"The stock market is filled with individuals who know the price of everything, but the value of nothing."
-- Philip Fisher

The market may have recovered a great deal since March 9 of last year, but it's still well off the highs of 2007. So it may be fair to ask ourselves: How can we avoid the mistakes that got us here, and how can we find the top stocks to buy today?

Consider this
The mistakes that led to 2008's downturn are reminiscent of the speculative frenzy known as the Dutch Tulip Craze. In 1636, Dutch citizens found themselves caught up in a tulip rampage, fueling skyrocketing orders and prices that grew by as much as 100% per week.

Eventually, one tulip bulb was selling for the equivalent of thousands of modern-day dollars! The market became overbought, and the frenzy bottomed. By 1637, the price of tulips was less than 1% of what it had been before the crash. Value was an afterthought to the tulip "day traders" who sought to profit from irrationally soaring prices.

Quickly fast-forward to the dot-com bust. The growth of Internet companies and an overinvestment in information technology caused the Nasdaq to rise more than 600% from 1994 to early 2000. If you were alive or breathing in the past 10 years, surely you remember what happened next:

  • In 18 short months, approximately $5 trillion was wiped out from the value of technology stocks.
  • Silicon Valley trendsetters Microsoft and Oracle experienced price depreciations of more than 60%. 

OK, let's talk the past year
Call 2008-2009 what you want. The housing horror. The derivative debacle. The commodity crisis. The securitization scare. There are too many explanations for the collapse to isolate only one aspect.

One thing is for sure though -- some companies lost tremendous value in 2009, whether it was because of fundamental deterioration or rampant speculation. And on the contrary, some companies went on a rollercoaster ride that took shareholders to extraordinary peaks and then to disheartening lows.

And 2010 is shaping up to be much of the same. For most of the year we've seen a tremendous surge in the market as corporate earnings stayed strong and mostly ahead of analyst expectations. However, the European sovereign debt nightmare became contagious, and over the course of the last month, the S&P has lost about 7% of its earlier gains.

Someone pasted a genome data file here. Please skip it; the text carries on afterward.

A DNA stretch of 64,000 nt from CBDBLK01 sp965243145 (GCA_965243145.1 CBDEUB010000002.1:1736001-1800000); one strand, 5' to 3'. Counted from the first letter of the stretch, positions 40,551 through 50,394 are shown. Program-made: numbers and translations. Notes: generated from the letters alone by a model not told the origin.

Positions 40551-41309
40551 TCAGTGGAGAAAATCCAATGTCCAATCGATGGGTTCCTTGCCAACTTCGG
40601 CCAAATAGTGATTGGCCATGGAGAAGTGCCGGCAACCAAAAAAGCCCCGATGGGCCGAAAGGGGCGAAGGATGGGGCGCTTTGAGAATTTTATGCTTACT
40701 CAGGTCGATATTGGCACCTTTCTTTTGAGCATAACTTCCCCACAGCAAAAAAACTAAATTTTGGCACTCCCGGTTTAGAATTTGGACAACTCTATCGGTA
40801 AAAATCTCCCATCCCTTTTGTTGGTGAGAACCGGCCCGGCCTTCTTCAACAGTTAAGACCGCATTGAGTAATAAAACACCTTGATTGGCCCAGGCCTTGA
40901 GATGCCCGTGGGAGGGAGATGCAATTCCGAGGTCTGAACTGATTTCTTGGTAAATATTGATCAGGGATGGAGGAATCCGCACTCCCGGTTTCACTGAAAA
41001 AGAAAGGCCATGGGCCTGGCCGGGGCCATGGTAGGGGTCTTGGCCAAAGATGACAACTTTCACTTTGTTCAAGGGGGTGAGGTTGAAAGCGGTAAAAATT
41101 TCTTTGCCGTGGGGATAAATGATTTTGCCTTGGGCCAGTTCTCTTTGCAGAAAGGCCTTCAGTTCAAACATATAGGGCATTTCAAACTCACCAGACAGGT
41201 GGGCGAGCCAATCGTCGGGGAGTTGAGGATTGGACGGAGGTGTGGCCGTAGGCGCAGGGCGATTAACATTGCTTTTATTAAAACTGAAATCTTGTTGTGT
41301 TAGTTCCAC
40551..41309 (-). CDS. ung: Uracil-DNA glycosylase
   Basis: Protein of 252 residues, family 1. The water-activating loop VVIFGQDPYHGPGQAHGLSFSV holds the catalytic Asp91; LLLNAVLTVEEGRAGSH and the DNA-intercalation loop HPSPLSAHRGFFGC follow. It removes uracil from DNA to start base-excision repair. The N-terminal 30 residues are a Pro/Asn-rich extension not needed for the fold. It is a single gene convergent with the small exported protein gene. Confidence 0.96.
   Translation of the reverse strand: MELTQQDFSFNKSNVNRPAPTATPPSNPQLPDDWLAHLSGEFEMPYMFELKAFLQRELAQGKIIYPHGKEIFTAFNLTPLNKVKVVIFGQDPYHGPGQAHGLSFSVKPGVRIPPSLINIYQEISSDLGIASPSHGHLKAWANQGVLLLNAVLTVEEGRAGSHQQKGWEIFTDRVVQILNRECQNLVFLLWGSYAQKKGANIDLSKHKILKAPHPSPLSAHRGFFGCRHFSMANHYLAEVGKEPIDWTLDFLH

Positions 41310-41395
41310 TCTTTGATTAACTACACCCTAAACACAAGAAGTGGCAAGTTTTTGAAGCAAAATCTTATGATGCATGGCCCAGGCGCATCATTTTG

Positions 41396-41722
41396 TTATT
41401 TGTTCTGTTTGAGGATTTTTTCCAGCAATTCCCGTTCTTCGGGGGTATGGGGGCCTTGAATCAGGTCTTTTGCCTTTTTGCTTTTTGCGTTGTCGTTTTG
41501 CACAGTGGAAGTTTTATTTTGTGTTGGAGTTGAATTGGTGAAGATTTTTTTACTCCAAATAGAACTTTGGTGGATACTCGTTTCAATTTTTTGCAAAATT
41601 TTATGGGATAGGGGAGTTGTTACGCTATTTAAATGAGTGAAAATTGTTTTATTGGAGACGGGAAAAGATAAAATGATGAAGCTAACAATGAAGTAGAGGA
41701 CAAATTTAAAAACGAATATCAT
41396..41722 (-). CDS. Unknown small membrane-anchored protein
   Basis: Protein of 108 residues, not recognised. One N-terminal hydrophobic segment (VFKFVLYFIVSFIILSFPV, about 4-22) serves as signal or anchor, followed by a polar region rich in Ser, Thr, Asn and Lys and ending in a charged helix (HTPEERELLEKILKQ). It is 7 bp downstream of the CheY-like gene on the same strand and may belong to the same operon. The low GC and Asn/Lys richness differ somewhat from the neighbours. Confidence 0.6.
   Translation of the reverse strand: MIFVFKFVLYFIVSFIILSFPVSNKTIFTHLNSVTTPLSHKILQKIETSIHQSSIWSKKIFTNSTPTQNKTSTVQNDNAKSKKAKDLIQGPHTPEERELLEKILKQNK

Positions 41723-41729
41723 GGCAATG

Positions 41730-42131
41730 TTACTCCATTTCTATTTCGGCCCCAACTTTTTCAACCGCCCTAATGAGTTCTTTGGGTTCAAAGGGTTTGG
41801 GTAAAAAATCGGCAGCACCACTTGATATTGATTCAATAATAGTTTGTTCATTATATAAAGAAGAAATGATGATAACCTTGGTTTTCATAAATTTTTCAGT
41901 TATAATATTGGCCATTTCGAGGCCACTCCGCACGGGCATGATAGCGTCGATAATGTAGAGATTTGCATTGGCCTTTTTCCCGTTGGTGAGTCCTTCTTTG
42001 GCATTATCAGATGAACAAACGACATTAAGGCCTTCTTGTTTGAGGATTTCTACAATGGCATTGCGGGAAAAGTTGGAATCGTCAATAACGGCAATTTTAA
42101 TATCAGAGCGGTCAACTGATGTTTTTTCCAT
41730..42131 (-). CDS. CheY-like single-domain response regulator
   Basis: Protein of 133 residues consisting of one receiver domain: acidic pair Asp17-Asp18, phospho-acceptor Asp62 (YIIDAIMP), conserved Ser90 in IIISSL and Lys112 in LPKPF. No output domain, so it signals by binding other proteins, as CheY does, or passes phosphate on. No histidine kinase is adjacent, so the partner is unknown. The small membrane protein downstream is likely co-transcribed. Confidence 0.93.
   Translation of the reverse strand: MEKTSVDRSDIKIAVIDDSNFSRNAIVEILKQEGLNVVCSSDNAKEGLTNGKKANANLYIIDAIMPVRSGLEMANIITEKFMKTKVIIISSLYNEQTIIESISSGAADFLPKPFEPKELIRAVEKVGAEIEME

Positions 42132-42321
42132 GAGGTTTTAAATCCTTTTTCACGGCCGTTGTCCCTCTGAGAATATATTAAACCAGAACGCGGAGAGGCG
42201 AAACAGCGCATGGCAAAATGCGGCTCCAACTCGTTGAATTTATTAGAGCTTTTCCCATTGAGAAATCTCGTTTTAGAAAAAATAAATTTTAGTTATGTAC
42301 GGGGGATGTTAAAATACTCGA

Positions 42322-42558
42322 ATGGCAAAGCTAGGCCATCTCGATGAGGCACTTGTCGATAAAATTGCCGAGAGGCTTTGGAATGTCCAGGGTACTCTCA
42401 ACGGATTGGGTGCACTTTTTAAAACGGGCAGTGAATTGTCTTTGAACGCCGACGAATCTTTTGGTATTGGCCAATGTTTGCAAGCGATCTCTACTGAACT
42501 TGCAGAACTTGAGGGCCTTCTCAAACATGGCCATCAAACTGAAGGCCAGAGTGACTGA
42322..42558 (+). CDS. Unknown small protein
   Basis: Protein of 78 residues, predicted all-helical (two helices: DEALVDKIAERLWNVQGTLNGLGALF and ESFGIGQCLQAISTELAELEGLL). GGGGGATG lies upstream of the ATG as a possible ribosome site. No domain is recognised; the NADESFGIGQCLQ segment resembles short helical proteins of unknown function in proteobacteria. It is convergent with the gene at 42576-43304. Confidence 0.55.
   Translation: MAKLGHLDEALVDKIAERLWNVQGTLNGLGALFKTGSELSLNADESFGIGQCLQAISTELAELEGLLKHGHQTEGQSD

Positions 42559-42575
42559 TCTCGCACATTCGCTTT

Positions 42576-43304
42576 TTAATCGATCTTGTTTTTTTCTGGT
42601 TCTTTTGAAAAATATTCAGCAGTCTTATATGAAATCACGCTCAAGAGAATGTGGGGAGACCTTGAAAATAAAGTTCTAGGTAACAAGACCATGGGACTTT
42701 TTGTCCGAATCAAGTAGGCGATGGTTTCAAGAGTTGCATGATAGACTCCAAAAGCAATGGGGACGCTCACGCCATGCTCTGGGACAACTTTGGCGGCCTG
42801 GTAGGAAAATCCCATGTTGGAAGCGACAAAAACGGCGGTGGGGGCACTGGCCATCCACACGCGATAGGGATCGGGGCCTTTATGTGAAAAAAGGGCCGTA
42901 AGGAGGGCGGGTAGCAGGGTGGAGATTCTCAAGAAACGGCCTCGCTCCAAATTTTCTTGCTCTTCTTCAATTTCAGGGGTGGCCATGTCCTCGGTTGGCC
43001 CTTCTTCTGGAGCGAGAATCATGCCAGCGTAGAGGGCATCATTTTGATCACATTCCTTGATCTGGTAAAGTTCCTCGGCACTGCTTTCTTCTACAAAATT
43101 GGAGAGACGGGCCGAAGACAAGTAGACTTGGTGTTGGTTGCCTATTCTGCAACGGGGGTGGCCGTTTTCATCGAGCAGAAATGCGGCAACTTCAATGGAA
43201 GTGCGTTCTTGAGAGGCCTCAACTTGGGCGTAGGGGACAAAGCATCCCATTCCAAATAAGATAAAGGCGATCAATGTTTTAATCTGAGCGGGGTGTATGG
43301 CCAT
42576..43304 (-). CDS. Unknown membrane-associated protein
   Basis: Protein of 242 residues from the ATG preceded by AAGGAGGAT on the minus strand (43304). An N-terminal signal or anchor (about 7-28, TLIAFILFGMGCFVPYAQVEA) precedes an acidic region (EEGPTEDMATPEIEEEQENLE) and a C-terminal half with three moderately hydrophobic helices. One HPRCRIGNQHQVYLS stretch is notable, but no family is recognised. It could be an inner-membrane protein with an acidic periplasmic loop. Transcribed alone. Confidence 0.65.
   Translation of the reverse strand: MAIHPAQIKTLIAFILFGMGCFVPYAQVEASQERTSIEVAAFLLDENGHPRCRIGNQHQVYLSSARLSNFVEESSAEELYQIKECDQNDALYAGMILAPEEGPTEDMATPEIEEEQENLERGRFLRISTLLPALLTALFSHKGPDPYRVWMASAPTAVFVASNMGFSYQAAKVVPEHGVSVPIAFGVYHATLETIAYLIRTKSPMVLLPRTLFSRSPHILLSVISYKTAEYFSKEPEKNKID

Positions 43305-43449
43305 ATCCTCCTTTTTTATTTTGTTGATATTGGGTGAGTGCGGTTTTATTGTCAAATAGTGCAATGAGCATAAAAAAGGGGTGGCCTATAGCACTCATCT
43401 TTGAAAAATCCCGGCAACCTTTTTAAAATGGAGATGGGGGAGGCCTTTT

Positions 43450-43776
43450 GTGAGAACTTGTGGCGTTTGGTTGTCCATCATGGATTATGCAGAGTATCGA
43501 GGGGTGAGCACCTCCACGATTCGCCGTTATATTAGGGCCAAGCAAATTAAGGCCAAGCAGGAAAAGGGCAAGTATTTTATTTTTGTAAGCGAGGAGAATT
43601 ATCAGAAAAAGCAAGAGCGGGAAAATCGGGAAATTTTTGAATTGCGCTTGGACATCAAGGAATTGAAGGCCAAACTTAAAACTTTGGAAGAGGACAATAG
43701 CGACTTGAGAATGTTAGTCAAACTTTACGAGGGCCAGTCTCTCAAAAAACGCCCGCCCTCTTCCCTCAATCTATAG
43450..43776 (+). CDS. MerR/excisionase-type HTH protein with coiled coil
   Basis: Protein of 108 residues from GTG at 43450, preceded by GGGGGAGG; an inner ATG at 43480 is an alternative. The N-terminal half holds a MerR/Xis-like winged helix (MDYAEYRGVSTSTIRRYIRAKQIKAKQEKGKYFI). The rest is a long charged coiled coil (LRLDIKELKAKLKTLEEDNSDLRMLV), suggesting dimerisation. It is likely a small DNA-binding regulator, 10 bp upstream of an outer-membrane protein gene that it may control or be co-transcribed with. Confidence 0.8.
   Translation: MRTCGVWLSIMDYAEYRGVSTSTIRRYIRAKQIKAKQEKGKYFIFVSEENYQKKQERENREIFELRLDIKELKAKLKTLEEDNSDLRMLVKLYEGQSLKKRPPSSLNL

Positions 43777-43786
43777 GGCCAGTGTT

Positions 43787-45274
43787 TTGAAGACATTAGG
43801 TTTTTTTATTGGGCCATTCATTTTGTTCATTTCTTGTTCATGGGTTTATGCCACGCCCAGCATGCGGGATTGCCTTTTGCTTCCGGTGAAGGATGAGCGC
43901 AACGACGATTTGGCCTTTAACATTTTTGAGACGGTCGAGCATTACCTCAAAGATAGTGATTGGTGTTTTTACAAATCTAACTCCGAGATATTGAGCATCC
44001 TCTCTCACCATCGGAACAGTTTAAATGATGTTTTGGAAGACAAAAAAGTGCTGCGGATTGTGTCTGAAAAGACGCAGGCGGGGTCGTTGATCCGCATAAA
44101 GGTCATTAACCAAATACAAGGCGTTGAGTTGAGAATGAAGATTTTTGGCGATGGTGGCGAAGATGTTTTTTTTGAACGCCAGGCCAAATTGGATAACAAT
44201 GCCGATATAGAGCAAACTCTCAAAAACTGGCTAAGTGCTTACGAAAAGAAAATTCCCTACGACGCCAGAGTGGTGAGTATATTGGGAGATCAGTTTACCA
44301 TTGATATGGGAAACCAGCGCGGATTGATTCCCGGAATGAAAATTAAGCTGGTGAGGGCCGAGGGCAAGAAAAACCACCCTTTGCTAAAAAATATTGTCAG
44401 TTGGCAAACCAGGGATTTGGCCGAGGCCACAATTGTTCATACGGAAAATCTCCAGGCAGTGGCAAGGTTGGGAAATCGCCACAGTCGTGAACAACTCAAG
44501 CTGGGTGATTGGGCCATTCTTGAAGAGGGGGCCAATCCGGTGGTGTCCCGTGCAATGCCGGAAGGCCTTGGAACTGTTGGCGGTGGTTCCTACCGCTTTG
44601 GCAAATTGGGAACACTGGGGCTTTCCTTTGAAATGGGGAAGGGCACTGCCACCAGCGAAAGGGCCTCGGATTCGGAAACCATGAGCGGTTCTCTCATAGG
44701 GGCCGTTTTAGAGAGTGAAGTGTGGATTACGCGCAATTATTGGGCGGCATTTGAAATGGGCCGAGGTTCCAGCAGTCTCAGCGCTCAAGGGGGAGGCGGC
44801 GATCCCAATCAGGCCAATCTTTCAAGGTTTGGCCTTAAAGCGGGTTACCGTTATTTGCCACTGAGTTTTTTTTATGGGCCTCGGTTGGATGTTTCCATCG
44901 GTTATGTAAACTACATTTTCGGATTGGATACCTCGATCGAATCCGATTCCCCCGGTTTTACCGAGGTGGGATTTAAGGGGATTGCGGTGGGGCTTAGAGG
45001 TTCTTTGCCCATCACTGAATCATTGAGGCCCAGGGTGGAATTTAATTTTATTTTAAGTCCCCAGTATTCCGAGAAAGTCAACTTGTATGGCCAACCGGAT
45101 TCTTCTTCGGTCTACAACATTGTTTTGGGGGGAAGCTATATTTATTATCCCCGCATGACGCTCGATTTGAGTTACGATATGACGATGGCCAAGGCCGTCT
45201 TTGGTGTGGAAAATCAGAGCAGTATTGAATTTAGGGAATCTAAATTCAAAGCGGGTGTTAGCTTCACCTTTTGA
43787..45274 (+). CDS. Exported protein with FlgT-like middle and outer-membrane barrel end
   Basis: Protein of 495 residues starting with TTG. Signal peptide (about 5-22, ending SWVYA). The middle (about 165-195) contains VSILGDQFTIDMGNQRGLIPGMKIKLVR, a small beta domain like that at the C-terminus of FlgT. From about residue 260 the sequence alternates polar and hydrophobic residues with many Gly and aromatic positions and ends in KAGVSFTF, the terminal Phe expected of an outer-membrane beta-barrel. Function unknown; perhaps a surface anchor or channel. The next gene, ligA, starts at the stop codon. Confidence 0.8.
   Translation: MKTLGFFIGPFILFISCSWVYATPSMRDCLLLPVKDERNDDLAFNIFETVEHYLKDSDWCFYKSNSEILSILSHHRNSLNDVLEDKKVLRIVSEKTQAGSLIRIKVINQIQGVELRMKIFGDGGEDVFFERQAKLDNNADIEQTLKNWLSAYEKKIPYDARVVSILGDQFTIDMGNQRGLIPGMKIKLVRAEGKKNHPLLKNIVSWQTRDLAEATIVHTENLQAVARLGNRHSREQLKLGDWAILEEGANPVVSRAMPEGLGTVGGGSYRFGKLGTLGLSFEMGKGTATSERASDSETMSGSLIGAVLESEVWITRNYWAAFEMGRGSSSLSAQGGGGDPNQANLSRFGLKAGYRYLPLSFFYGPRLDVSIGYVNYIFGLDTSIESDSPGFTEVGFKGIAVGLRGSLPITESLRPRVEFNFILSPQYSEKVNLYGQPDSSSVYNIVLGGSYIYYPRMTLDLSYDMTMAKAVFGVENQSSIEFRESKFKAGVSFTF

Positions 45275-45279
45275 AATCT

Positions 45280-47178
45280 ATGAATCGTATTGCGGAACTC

What, if anything, have we learned?
We can be certain that there will always be ups and downs, booms and busts, good years and bad. So what can we do? One philosophy is to invest in companies with great competitive advantages, clean balance sheets, and a history of success in their given industries.

For example, robot designer and developer iRobot (Nasdaq: IRBT) has benefited tremendously from a growing demand for its products. It has managed to grow revenues and net income rapidly five years. It has over $85 million in cash and zero debt, and some of our analysts at the Fool think this is one groundbreaking company. But with a forward-to-price earnings ratio of 68, does it actually provide you with much value today?

Similarly, you might be excited about the prospects for Lennar (NYSE: LEN), one of the nation's largest homebuilders. After being beaten down with the rest of the residential housing industry, the company has finally rebounded, as exemplified by its 40% gain year-to-date.

But it's trading at more than 46 times forward earnings, so you really have to ask yourself whether or not the shares are worth your hard-earned dollars at today's prices?

It's hard to know the answers. That's why we focus not only on exciting companies, but on ones that are exuding value, as well.

Here's a place to start
In both bear and bull markets, value investing has provided people with a logical and methodical approach to investing. The general ideas: Don't speculate on questionable growth potential or companies with debatable revenue streams. Look at companies that may be trading well below their intrinsic value for unfounded reasons, seem cheap compared with their industry, and have strong records of returning capital to their shareholders.

Here are just a few companies that fit the bill right now:


6-Month Price Decrease

Price-to-Earnings Ratio

Return on Equity

Shanda Games (Nasdaq: GAME)




Dean Foods (NYSE: DF)




Diamond Offshore Drilling (NYSE: DO)




Telefonica (NYSE: TEF)




Net 1 UEPS Technologies (Nasdaq: UEPS)




Data from Capital IQ as of May 17, 2010.

Granted, in some cases these companies' P/Es are artificially low based on last year's higher earnings. But even if earnings decline, they're still pretty cheap.

More ideas
Our Motley Fool Inside Value team seeks out companies that not only have great competitive advantage and growth opportunities (iRobot and Lennar, for example), but that also trade at bargain prices. If you're looking for more cheap stock ideas, you can click here for a free stock report.

This article was originally published Aug. 7, 2009. It has been updated.

Jordan DiPietro owns shares of Telefonica. Microsoft is a Motley Fool Inside Value pick. iRobot and Net 1 Ueps Technologies are Motley Fool Rule Breakers selections. Net 1 Ueps Technologies is a Motley Fool Global Gains recommendation. The Fool owns shares of and has written puts on Oracle. Motley Fool Options has recommended a diagonal call position on Microsoft. The Fool's disclosure policy recently redeemed a coupon and received one free burrito. Now that's value.